You might be wondering what I did to be assigned this particular passage. Actually, Pastor Troy did not choose this passage for me, but I chose it myself. You now might be asking yourself: Why would you do that to yourself, Pastor Kristine, and to us?
My hope is that after covering Revelation chapter 8 we will have a better understanding of God’s grace through Jesus Christ because that is what this passage is actually about. Which I know doesn’t make sense a the moment as there is so much death and destruction in this passage. This sermon series isn’t called “Stranger Things” for nothing.
We need to treat the book of Revelation like a mosaic. A mosaic is a piece of art made up of many smaller pieces. If you were to take only one of those smaller pieces you don’t see the big picture, the finished product of what that Mosaic is supposed to be. In a similar fashion, instead of fixating on the small pieces of Revelation, such as the hail and fire mixed with blood brought about by the first trumpet, we need to stay focused on the big picture that these smaller details put together are trying to convey about the character of God.
So what is the big picture of chapter 8? It’s about what God could do to those who persecute God’s people and live a life that is not in line with the Kingdom of God.
I’m a huge Marvel fan. There’s a great Marvel show called “What if?” It’s about what the Marvel universe would look like if different people became the Marvel superheroes. What if Peggy Carter instead of Steve Rodgers was injected with the superhuman serum? Captain America would instead be British and a woman. What if Thor never grew out of his party-boy antics? This would all change the Marvel universe we’ve grown to love thorough the comics and the blockbuster movies.
So what if God unleashed even just a bit of his powerful wrath upon those who actively work against God and God’s people? What would that look like? This is what chapter 8 is about.
Everything that happens in Chapter 8 is done in response to the prayers of those who were killed for being followers of Jesus Christ. Let’s take a look back in chapter 6:
- Revelation 6:10” they cried out with a loud voice, “Sovereign Lord, holy and true, how long will it be before you judge and avenge our blood on the inhabitants of the earth?”
- Revelation 8:4: And the smoke of the incense, with the prayers of the saints, rose before God from the hand of the angel.
Each trumpet unleashes disaster and death in the world to punish those who refuse to repent for their actions against God and God’s people. The vision that God gives John is about what if God answered the prayers of the martyrs by inflicting disaster upon those who are actively working against God’s purposes. What happens in chapter 8 indirectly affects humanity, but nonetheless many die. The disasters unleashed are reminiscent of the plagues God sent down upon Egypt in order to free Israel from slavery.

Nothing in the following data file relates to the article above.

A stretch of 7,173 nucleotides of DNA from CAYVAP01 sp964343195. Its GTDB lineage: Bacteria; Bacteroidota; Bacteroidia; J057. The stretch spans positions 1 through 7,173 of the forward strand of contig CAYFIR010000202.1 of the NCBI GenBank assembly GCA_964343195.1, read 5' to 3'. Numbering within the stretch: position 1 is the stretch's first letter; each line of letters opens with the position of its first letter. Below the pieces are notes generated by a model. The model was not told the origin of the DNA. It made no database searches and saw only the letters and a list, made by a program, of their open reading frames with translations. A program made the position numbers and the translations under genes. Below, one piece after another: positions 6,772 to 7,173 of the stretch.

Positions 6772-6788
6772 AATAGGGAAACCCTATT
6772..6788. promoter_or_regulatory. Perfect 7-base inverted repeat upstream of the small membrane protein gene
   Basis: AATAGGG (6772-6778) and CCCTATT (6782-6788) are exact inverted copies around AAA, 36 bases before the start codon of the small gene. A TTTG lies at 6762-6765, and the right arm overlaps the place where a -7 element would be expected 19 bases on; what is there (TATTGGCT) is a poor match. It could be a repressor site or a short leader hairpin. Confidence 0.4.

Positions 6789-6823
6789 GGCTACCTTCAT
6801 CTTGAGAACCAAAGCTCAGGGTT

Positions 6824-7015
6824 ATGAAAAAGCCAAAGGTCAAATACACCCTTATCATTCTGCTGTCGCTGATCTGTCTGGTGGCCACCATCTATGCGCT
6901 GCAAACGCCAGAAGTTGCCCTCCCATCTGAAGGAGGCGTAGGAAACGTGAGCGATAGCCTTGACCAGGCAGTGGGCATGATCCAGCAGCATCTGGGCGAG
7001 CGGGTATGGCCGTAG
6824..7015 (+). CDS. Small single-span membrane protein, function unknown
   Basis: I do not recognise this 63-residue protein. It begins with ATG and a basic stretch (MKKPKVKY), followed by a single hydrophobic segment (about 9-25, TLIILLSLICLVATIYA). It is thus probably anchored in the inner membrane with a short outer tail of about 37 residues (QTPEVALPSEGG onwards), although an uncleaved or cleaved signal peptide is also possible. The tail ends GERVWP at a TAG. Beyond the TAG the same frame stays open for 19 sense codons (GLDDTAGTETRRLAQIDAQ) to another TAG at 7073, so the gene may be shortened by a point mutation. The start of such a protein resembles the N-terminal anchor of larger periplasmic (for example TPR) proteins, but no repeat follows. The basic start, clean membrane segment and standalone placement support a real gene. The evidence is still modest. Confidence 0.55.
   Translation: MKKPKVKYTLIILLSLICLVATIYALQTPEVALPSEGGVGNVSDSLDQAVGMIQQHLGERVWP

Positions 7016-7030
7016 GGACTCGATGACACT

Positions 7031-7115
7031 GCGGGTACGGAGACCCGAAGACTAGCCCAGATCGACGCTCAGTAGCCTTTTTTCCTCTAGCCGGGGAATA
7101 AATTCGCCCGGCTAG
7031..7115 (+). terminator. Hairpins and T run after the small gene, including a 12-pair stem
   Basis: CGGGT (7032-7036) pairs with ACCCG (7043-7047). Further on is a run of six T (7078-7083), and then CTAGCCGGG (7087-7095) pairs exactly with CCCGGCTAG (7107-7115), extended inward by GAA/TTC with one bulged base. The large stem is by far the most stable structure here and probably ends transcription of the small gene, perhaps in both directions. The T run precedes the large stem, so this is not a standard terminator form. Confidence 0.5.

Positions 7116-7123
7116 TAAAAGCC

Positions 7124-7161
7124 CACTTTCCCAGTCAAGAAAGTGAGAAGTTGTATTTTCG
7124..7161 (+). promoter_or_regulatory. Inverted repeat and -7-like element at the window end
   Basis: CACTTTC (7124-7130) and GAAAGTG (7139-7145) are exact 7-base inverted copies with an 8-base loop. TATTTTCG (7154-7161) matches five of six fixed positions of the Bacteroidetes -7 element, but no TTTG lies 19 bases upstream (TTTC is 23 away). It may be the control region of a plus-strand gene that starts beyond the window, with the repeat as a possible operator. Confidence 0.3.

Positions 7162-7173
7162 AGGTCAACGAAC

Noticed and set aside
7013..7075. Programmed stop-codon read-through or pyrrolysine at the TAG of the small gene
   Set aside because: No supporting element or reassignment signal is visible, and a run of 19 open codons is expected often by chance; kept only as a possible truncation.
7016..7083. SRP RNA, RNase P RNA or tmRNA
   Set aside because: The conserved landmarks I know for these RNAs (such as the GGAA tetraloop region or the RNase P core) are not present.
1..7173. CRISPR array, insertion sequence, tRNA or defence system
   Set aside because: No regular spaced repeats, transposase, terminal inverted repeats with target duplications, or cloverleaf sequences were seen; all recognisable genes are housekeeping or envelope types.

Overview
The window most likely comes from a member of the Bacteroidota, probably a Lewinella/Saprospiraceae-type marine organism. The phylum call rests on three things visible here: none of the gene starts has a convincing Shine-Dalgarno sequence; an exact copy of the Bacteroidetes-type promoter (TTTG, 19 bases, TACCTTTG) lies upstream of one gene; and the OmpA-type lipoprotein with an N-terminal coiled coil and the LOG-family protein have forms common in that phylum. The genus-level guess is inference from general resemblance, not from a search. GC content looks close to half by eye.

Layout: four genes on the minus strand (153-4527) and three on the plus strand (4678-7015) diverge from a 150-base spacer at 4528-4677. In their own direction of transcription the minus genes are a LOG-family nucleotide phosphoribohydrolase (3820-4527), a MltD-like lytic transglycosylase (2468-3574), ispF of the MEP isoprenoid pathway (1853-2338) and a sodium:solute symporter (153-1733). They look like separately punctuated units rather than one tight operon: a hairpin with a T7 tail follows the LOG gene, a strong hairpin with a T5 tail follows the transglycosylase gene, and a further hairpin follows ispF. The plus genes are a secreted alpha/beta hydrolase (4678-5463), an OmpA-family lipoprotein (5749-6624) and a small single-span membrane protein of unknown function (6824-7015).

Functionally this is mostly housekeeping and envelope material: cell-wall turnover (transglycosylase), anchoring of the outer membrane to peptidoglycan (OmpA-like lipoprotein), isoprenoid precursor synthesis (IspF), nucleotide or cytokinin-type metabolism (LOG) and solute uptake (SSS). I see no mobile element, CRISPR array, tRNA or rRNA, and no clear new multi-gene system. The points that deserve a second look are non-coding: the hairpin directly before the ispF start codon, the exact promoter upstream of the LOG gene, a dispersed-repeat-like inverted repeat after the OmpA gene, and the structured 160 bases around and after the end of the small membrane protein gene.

The first trumpet unleashes hail and fire burning up a ⅓ of the earth.
The second trumpet results in the sea becoming blood killing a ⅓ of all sea creatures and all ships at sea.
The third results in a ⅓ of the rivers becoming contaminated with a poisonous wormwood making the water undrinkable.
The fourth trumpet results in a third of the sun, moon and stars being struck down resulting in the loss of a third of daylight we are accustomed to having.
Remember this is a vision of “what if” God were to unleash his full wrath. It’s not a prediction of what is to come. We see proof of this in Revelation itself.
For example, If we go back to Revelation 6:12 it says: “When he opened the sixth seal, I looked, and there came a great earthquake; the sun became black as sackcloth, the full moon became like blood”
But notice what it says in Revelation 8:12: “The fourth angel blew his trumpet, and a third of the sun was struck, and a third of the moon, and a third of the stars, so that a third of their light was darkened; a third of the day was kept from shining, and likewise the night.”
So if the sun became black and the moon like blood in chapter 6, God would have to revive the sun and moon in order to strike them down again in chapter 8. The words of Revelation itself reveal that we can’t read it as events that will happen in the future and that will happen in a particular order. Revelation itself reveals that these events don’t happen in a linear fashion supporting the fact that we aren’t meant to read Revelation as events that will take place in the future.